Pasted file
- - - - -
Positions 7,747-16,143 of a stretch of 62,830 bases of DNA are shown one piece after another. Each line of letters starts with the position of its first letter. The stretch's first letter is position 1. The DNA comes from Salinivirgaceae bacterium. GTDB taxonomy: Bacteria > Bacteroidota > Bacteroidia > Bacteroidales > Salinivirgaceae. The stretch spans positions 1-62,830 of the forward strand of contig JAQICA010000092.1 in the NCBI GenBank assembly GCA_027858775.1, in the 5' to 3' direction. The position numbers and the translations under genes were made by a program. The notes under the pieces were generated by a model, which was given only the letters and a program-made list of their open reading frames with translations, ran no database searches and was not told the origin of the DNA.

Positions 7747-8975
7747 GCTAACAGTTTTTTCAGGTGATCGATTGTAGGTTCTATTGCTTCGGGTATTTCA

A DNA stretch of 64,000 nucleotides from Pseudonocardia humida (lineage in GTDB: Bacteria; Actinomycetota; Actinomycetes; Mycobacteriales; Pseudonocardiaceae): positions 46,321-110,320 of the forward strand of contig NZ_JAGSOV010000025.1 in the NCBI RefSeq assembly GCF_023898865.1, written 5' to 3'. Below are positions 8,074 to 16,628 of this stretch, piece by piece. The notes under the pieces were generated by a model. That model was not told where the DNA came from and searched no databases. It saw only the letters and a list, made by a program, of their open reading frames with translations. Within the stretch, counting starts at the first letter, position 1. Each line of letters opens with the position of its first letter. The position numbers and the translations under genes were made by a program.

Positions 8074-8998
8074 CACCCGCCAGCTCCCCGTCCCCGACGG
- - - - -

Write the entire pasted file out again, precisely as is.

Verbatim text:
Positions 7,747-16,143 of a stretch of 62,830 bases of DNA are shown one piece after another. Each line of letters starts with the position of its first letter. The stretch's first letter is position 1. The DNA comes from Salinivirgaceae bacterium. GTDB taxonomy: Bacteria > Bacteroidota > Bacteroidia > Bacteroidales > Salinivirgaceae. The stretch spans positions 1-62,830 of the forward strand of contig JAQICA010000092.1 in the NCBI GenBank assembly GCA_027858775.1, in the 5' to 3' direction. The position numbers and the translations under genes were made by a program. The notes under the pieces were generated by a model, which was given only the letters and a program-made list of their open reading frames with translations, ran no database searches and was not told the origin of the DNA.

Positions 7747-8975
7747 GCTAACAGTTTTTTCAGGTGATCGATTGTAGGTTCTATTGCTTCGGGTATTTCA

A DNA stretch of 64,000 nucleotides from Pseudonocardia humida (lineage in GTDB: Bacteria; Actinomycetota; Actinomycetes; Mycobacteriales; Pseudonocardiaceae): positions 46,321-110,320 of the forward strand of contig NZ_JAGSOV010000025.1 in the NCBI RefSeq assembly GCF_023898865.1, written 5' to 3'. Below are positions 8,074 to 16,628 of this stretch, piece by piece. The notes under the pieces were generated by a model. That model was not told where the DNA came from and searched no databases. It saw only the letters and a list, made by a program, of their open reading frames with translations. Within the stretch, counting starts at the first letter, position 1. Each line of letters opens with the position of its first letter. The position numbers and the translations under genes were made by a program.

Positions 8074-8998
8074 CACCCGCCAGCTCCCCGTCCCCGACGG